[visited 6/11/10] This is a delight, especially in the late autumn sun casting long shadows with the pheasants adding a symphony of noise about me. I was released from my own nest for a few hours out to enjoy for my birthday and picked this as it fulfilled 3 main criteria; away from the masses, still in very good nick and, unlike most now in the peaks, it was new to me. I've been to Seven Stones of Hordron Edge a couple of times but hadn't realised anything else this good was on the same moor. Really should finish reading through "Stone Circles of the Peaks"! Next up for me on here is a nice long walk taking in this, Seven Stones of Hordron Edge with hopefully Moscar Moor and Bamford Moor North as well.
Access is across wet peat bog and up a moderately steep hill, without decent paths. Many many thanks to Postman without whose instructions, I would no doubt still be struggling to find this delightful little circle. For anyone else following the instructions, two amendments may be helpful; firstly after crossing the stream follow the trees up the hill and secondly head in a North-North-Easterly direction from the modern stone, not North east as stated...
This one is a brilliant little stone circle .
There is room for one or two cars south of the stones on the road where it hoops north round and over a small stream. Access the hillside through two stones (Cant be missed) go up till you leave the wooded stream and cross it, fifty metres or so from here is a modern stone, part of a trackway across the wilderness. From here, after admiring the wonderful Stanage edge, walk directly towards the closest part of the Edge(North East) for about three to five minutes all the time looking for a small but noticable cairn. If you can find it congratulate yourself and carry on in the same direction for a further three minutes looking all the time for grey stones. If you find your way straight there you did better than me, I think the map isnt entirely accurate and it sent me and Arnie the bat faced dog in an exhausting and isolating trek over this almost barren wildeness, but at the same time I found a row of cairns aligned east-west and the weird gurgling of red grouse kept my spirits up.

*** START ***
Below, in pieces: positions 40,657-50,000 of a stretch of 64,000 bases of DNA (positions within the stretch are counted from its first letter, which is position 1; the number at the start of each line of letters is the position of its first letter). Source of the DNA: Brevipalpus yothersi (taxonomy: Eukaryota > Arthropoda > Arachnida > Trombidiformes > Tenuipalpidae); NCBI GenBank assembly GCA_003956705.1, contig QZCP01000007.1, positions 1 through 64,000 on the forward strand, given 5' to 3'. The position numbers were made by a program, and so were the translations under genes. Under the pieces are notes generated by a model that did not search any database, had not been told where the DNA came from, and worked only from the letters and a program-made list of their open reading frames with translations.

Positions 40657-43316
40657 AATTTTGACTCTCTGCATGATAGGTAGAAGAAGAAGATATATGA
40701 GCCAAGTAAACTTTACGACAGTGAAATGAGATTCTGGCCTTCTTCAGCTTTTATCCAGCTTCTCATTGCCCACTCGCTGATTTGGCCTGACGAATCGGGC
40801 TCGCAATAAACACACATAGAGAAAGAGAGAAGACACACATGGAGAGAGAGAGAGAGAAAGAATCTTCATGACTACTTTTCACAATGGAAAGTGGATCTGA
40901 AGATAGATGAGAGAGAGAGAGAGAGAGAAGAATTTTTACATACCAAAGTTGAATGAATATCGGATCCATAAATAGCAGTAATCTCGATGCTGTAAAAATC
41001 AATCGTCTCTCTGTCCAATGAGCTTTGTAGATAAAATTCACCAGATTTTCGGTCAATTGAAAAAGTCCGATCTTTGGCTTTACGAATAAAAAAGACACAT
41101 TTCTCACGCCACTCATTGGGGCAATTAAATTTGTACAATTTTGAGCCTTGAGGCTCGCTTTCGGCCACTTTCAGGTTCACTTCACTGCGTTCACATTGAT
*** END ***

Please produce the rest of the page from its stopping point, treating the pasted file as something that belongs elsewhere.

The stones,of which I think there are seven are set into a bank, and I think the same helpfull guy who'd been chopping back the bracken at Hordrens edge had been here too, and recently judging by the cut marks on the stems and the cuttings hadn't had time to disperse in the wind.
After taking sooooo long to get here I couldnt sit and appreciate the place as fully as i'd liked, I can imagine sitting here quite a while, but the time I did spend was time well spent, a very nice little stone circle.
The trick to finding this elusive circle is......
to have a mate like Stubob to take you there.
It's a lovely little embanked circle set in a beautiful moorland landscape.
Well worth the walk and the soggy boots.
Damn right it's hard to find. I got stuck in the bog to the south, attacked by sheep and cut to ribbons by heather. Didn't actually find the circle, the summer stone seeker's lot is no a good one but the cairn to the south west is quite good. There appeared to be a large cap-stone. Nice setting
This circle is extremely small, and is very hard to find. We spent two hours trying to locate it by compass on a clear day, only to stumble upon it as we walked back. Hardly taller than the heather in which it sits.
This site is a cracker - it must be the least visited decent stone circle in the Peak District. As for outliers - John Barnatt mentions four in his 1978 book but calls all but one "fortuitously placed boulders" in his 1990 book - one is believed to be a pack horse trail marker. Good photos on the Megalithic Portal
A small embanked circle and well preserved, although hard to find. It has 4 outliers, one 'The Old Womans Stone' was nearly 8 ft tall, only the stump remains upright, after being split, early in the 20Century to stop ramblers using it as a guide stone